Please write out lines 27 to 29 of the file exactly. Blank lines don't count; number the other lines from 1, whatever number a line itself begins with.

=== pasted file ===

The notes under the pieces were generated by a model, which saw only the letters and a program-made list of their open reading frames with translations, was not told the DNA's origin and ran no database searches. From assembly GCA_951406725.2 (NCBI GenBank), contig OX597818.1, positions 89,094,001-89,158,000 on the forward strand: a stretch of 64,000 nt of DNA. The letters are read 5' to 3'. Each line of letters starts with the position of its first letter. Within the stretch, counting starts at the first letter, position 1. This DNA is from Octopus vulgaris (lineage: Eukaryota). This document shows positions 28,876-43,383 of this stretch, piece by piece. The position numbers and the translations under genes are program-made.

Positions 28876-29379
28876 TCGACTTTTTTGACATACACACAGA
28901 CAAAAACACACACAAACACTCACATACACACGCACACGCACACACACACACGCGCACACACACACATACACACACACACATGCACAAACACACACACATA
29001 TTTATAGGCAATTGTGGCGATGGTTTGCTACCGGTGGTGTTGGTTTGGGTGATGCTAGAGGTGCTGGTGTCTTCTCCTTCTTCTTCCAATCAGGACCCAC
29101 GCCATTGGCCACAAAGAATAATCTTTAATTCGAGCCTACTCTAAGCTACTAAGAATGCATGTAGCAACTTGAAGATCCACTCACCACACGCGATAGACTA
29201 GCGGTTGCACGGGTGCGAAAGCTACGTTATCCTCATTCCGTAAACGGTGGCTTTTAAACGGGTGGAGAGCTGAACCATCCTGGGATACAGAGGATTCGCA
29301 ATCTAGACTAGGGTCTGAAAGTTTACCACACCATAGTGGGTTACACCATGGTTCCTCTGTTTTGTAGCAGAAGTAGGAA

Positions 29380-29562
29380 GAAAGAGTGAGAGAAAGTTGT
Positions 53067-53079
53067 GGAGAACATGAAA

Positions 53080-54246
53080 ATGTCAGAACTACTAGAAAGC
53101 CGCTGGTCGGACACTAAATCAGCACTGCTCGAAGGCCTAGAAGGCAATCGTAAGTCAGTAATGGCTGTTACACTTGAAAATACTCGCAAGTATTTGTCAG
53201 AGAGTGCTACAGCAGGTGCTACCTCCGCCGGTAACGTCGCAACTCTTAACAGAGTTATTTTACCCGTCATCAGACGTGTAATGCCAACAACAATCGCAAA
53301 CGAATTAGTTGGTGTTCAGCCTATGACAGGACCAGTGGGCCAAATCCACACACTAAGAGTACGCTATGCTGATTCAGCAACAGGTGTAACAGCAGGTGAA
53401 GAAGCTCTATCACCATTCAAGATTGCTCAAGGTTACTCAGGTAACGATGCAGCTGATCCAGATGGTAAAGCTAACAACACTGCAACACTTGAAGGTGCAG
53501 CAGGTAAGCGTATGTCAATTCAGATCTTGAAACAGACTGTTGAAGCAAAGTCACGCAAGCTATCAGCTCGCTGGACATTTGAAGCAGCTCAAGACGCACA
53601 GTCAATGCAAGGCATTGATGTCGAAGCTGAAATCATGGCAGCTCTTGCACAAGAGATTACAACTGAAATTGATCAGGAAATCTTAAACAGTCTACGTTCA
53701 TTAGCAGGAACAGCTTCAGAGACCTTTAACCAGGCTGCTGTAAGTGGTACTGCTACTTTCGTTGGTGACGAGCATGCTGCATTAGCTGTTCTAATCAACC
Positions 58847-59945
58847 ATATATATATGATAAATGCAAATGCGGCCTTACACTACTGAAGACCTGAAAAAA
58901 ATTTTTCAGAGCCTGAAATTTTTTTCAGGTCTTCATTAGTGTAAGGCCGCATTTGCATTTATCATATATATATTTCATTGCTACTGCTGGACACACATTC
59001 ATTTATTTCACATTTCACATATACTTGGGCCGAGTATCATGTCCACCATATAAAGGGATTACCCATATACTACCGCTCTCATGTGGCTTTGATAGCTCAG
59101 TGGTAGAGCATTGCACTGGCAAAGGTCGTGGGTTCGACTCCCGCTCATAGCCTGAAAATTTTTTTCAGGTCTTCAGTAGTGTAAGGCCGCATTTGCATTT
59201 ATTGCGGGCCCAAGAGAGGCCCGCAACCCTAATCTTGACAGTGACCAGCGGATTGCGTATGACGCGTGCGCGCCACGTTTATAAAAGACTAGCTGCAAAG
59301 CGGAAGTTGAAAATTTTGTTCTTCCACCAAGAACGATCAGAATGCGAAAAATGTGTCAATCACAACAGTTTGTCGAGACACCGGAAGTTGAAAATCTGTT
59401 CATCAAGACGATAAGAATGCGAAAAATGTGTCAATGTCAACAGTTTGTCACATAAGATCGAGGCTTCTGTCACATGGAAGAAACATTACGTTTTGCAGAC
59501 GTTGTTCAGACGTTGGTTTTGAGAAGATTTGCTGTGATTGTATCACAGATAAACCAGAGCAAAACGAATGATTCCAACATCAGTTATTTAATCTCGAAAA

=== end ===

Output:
59201 ATTGCGGGCCCAAGAGAGGCCCGCAACCCTAATCTTGACAGTGACCAGCGGATTGCGTATGACGCGTGCGCGCCACGTTTATAAAAGACTAGCTGCAAAG
59301 CGGAAGTTGAAAATTTTGTTCTTCCACCAAGAACGATCAGAATGCGAAAAATGTGTCAATCACAACAGTTTGTCGAGACACCGGAAGTTGAAAATCTGTT
59401 CATCAAGACGATAAGAATGCGAAAAATGTGTCAATGTCAACAGTTTGTCACATAAGATCGAGGCTTCTGTCACATGGAAGAAACATTACGTTTTGCAGAC